From Turkey: A word of advice to Alexis Tsipras on the Eastern Mediterranean


Tensions are running high around Cyprus due to a dispute over energy resources. There is reportedly enough natural gas around the island to meet Turkey’s demand for 572 years and European need for nearly two centuries. Greece and the Greek Cypriots are on one side of the dispute, and Turkey finds itself on the opposite. The former camp lays claim to all energy resources in the area, whereas Ankara calls for an even distribution between Turkish and Greek Cypriots. Yet the situation is far more complex. Recently discovered energy resources in the Eastern Mediterranean seem to have piqued Washington’s interest. American companies like ExxonMobil have been looking for natural gas off Cyprus. To assist the Greek Cypriots, two U.S. senators introduced a bill urging Washington to ease an arms embargo on Cyprus and calling for 5 million euros ($5.62 million) in military aid.

The United States, which wants to benefit from Eastern Mediterranean gas and reduce the European Union’s dependence on Russia for energy, facilitated cooperation between Greece, Israel and the Greek Cypriots. U.S. Secretary of State Mike Pompeo met Israeli Prime Minister Benjamin Netanyahu as well as Greek and Greek Cypriot leaders, where the four countries agreed to support energy independence. Egypt also joined this partnership. All of those nations are on bad terms with Turkey, which makes the Turks think that there is an effort to keep Ankara away from the Eastern Mediterranean.

Greece and the Greek Cypriots are happy with Washington’s support. They both regard Turkey’s problems with the United States and preoccupation with counterterrorism efforts along the Syrian border as an opportunity to make headway in the Eastern Mediterranean. By keeping Turkey on the sidelines, they seek to control all of the region’s natural gas reserves.

From the Turkish perspective, this move amounts to a prelude to occupation. In March, Turkey identified all of its continental shelf and all seas with special economic zones as “the blue homeland.” The Turkish military carried out a major naval exercise with 103 warships in the Mediterranean, the Black Sea and the Aegean Sea. Turkey thus conveyed the message that it would defend its rights at all costs – even the use of force. At the same time, Turkey dispatched research and drilling vessels to the Eastern Mediterranean and started drilling in contested areas that the Greek Cypriots had previously designated their special economic zone. The Greek Cypriots responded by threatening to issue international warrants for the arrest of Turkish crew members.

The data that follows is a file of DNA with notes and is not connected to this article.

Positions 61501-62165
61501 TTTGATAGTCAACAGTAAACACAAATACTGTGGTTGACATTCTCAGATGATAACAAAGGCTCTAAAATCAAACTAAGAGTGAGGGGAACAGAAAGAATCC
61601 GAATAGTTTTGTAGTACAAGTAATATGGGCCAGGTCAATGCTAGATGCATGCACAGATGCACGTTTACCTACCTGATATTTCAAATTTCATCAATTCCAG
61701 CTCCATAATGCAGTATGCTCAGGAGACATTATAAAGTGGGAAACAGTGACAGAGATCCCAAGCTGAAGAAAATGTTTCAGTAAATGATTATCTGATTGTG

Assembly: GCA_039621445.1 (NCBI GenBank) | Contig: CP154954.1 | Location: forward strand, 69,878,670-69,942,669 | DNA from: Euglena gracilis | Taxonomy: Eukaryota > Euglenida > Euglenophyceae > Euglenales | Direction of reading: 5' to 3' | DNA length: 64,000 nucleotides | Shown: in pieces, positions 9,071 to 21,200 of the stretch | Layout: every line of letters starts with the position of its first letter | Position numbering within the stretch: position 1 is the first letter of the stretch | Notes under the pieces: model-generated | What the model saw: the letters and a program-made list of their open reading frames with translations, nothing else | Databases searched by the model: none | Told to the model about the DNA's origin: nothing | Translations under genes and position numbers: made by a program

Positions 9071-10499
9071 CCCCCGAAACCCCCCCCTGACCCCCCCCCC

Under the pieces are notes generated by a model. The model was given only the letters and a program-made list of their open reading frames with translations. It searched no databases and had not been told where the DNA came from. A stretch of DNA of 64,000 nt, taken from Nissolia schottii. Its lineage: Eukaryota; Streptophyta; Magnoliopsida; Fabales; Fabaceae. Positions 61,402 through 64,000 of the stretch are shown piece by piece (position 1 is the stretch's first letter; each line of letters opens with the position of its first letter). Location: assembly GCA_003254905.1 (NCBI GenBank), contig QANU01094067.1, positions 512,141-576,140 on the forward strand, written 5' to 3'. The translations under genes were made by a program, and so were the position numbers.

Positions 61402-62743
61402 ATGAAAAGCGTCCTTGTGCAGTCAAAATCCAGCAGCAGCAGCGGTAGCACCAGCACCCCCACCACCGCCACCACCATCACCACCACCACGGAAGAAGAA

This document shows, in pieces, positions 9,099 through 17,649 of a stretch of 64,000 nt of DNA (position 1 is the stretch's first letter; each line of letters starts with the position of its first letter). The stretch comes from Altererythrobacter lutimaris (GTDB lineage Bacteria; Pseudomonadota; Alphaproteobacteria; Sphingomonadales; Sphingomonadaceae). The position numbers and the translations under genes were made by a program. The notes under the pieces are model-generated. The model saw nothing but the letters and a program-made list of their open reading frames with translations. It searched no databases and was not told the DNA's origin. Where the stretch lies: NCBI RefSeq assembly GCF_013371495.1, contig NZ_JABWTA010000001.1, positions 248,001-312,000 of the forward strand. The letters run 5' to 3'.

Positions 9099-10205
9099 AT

For Turkey, that threat means absolutely nothing. Ankara’s position is crystal clear: It will do everything in its power to protect its rights in the Eastern Mediterranean.

Tensions in the Eastern Mediterranean are likely to further escalate. Before the situation spins out of control, Greek Prime Minister Alexis Tsipras would be wise to heed the following warnings:

First, Turkey’s relationship with the United States has deep roots. It is characterized by disagreements at times and shared interests at others. To alienate and possibly lose a powerful ally like Turkey is not a sustainable course of action for Washington. As such, Greece must refrain from preying on its neighbor’s current disputes with the United States. Otherwise, it could stand to lose down the road.

Second, even if Turkey-U.S. relations were to take a permanent turn for the worse, Greece could experience serious problems if it attempts to manage its relationship with Ankara by relying on a third party. Turkey won’t forfeit its vital interests in the Eastern Mediterranean regardless of its opponent(s). In 1974, Ankara deployed its troops to Cyprus despite U.S. President Lyndon Johnson’s 1964 letter, risking a U.S. embargo. Tsipras cannot serve his country’s interests by ganging up on Turkey with distant nations. If anything, he will anger Ankara and pay the price.

Finally, the Greek prime minister should bear in mind that his predecessors’ mistakes cost Athens half of Cyprus. If Greece keeps trying to sideline Turkey, it will destroy any hope of the island’s reunification.

To summarize: The best course of action for Greece is to address its problems with Turkey on the basis of compromise, peace and justice – as opposed to threats by third parties. Geography is destiny. Some day, when all third parties leave the region, Turkey and Greece will end up alone.


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